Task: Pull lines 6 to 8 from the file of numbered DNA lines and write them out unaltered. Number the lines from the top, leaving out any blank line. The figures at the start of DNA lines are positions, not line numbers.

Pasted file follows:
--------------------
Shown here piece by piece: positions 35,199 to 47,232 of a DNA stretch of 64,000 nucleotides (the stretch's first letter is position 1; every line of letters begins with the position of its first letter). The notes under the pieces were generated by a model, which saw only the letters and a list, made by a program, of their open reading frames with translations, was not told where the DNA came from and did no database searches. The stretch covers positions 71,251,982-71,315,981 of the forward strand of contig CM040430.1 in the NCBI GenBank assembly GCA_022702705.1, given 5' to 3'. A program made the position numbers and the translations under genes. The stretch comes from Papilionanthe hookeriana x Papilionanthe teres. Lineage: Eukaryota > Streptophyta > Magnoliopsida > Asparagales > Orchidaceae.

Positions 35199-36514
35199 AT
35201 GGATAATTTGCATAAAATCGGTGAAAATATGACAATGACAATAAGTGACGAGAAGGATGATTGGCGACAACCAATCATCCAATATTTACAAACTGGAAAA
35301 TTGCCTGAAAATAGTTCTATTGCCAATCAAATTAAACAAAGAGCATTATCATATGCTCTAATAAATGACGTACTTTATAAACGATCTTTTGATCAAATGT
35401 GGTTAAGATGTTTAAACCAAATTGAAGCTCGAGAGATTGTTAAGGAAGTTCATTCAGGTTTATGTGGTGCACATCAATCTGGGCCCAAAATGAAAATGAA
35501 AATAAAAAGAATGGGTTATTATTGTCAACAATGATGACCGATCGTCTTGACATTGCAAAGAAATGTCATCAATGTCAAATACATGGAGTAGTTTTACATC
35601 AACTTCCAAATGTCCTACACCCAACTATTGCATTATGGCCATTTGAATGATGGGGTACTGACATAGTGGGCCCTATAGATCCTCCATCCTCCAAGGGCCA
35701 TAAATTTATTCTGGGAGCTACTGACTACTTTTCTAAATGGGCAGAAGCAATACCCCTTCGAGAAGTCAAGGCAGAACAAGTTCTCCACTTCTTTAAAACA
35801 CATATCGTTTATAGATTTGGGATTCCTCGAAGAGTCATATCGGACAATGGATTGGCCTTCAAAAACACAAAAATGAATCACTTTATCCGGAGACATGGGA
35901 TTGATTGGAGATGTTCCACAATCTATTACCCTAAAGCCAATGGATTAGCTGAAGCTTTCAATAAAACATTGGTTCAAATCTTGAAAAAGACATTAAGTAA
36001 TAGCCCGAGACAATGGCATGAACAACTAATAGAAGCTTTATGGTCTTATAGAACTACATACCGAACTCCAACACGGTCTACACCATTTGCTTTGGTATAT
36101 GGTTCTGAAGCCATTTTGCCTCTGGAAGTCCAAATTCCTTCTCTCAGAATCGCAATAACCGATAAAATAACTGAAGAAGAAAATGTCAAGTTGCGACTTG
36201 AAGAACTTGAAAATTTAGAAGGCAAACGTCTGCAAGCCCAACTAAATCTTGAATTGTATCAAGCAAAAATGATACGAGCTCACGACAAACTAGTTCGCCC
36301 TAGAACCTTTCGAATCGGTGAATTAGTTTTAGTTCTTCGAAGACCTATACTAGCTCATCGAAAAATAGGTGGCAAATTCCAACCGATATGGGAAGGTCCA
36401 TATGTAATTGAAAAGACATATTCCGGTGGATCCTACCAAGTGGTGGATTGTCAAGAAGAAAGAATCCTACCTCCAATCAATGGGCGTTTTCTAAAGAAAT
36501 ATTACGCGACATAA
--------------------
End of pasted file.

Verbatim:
35401 GGTTAAGATGTTTAAACCAAATTGAAGCTCGAGAGATTGTTAAGGAAGTTCATTCAGGTTTATGTGGTGCACATCAATCTGGGCCCAAAATGAAAATGAA
35501 AATAAAAAGAATGGGTTATTATTGTCAACAATGATGACCGATCGTCTTGACATTGCAAAGAAATGTCATCAATGTCAAATACATGGAGTAGTTTTACATC
35601 AACTTCCAAATGTCCTACACCCAACTATTGCATTATGGCCATTTGAATGATGGGGTACTGACATAGTGGGCCCTATAGATCCTCCATCCTCCAAGGGCCA